Friday, September 07, 2012

Google's Fiber Showroom

There is a debate brewing on Ramblings over Google fiber. As in most debates, the "facts" are subjective.

One blog speculates that Google will attach every one of the 155M homes to Google fiber by 2035 because it can. It is an interesting read for 2 things: (1) "Speed drives Usage" = true; and (2) VZ FiOS was down to $1K per home = probably not - and the cost of install for FiOS is huge. The gear - ONT, battery backup, set-top box, broadband router/wireless access device, ATA - plus the tech that is there for at least 8 hours, maybe more.

The two things that Google's Kansas City fiber project does: (1) showcase for what is possible; (2) proof of concept to see if it is viable to do anywhere else. Remember how many cities applied for it?

Google still has to work out this project, but when it does, who knows?

I think the RBOCs could have kept rolling out FTTx - FiOS and U-Verse - if they didn't just want to be cellcos. When you have been a monopoly for 100 years, you don't know what to do about competition - and cable is competition. Cable had the TV content issue fixed first - that's why the RBOCs should have bought DTV/DISH - and stuck to Internet and Voice.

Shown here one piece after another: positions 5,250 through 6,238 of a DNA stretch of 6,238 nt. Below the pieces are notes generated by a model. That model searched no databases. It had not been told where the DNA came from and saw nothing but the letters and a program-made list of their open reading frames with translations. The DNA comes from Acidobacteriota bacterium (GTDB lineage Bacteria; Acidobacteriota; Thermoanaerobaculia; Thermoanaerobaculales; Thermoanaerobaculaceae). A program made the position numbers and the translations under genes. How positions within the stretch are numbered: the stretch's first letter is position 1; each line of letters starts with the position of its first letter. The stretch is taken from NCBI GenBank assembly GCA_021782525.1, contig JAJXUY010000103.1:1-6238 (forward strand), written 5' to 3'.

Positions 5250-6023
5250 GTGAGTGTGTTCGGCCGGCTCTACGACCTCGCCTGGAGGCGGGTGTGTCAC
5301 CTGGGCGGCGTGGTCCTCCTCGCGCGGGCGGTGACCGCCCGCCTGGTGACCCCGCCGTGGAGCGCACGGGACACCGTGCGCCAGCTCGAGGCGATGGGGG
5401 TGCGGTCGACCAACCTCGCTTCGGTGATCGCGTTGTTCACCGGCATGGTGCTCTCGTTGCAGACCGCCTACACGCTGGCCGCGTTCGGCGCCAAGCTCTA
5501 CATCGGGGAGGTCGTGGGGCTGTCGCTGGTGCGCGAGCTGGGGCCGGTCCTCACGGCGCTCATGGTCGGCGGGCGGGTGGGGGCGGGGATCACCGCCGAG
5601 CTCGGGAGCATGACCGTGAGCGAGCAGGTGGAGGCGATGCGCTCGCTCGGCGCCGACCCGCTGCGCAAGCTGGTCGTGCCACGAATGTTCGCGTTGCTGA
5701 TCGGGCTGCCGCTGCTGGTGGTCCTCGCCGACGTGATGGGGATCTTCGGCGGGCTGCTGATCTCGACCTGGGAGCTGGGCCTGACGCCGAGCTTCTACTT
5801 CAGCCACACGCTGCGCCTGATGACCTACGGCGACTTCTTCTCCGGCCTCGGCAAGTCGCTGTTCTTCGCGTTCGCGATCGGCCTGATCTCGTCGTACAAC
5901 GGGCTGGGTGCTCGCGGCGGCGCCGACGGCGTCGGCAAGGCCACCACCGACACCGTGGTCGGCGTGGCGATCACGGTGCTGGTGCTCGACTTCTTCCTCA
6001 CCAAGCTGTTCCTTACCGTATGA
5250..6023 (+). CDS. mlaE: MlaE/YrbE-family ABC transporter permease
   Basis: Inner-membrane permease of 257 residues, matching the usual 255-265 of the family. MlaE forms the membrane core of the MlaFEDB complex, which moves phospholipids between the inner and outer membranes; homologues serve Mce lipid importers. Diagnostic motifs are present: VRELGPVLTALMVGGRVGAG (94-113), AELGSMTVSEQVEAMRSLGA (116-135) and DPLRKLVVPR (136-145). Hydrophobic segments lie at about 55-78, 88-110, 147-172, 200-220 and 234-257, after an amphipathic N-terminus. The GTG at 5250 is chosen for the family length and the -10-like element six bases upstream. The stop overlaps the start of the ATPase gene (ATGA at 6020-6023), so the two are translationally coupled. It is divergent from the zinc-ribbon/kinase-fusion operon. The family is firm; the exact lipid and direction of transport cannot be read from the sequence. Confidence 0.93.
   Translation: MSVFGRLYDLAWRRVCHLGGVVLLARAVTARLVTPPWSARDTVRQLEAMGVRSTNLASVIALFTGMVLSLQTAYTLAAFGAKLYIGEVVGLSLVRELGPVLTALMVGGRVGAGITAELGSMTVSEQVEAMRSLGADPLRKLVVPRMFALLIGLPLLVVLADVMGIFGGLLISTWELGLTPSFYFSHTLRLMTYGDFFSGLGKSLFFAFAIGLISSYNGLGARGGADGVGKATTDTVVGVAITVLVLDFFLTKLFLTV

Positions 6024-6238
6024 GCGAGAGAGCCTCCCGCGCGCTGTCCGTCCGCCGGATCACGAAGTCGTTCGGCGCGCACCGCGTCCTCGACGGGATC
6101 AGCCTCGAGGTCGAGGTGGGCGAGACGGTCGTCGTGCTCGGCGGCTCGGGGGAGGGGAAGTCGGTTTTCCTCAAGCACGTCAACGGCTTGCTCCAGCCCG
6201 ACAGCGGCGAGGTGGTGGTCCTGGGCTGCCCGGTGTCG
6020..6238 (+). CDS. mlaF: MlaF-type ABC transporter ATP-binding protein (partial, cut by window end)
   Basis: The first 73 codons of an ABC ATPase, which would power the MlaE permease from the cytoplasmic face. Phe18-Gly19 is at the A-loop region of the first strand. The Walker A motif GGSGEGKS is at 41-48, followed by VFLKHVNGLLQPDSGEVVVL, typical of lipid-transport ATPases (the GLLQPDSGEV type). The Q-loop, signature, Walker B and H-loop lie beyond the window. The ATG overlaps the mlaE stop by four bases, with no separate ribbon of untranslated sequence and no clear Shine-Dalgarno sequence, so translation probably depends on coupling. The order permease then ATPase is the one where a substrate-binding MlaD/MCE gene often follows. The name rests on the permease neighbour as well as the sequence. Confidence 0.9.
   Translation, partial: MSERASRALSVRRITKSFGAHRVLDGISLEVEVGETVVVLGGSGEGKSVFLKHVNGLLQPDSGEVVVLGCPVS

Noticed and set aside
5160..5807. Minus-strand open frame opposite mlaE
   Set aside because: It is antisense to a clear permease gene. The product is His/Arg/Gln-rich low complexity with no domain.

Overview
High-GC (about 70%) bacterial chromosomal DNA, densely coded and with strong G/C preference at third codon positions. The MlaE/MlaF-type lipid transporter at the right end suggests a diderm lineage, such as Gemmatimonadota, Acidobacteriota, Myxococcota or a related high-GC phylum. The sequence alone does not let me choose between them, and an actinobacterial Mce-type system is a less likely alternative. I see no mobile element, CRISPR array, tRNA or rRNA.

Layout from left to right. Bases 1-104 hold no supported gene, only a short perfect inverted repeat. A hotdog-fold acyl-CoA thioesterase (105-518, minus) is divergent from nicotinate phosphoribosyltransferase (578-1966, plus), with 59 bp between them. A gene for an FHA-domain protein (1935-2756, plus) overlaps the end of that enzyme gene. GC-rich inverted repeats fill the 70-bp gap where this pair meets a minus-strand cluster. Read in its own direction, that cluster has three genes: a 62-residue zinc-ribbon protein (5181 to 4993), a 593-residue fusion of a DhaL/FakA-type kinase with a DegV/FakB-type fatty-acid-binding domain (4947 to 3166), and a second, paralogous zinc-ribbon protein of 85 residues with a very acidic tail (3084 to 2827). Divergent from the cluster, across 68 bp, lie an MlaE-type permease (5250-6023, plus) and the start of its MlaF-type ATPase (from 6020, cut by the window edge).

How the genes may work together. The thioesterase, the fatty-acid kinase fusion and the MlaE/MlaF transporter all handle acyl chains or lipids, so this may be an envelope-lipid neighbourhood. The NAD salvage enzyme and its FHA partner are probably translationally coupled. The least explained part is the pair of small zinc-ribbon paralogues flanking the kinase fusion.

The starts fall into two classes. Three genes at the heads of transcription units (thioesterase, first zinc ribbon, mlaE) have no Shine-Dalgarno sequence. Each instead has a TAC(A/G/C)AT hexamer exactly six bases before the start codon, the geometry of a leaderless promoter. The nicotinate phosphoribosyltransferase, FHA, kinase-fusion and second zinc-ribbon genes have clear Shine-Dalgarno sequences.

"What are the chances Google Fiber becomes a real offering in over 50 cities 10 years from now?" It all depends. There are real issues with deploying fiber that Google is already experiences - like permitting, negotiating with power companies over poles, qualified labor, and available materials (like fiber and gear). VZ's crews hit many a pipe - water main and gas main - causing problems and added expenses. The reality of actually installing fiber is different from what is on paper. Lawns, sprinklers, sidewalks and driveways interfere. Fences, dogs, irate people. After Google gets these bugs worked out and has a year of data under its belt, it may choose to do it again - or it may just be the only one. Google has built wi-fi networks and other access projects - all pretty much one-offs or experiments. It would have to be widely successful for them to become an ISP.

No comments: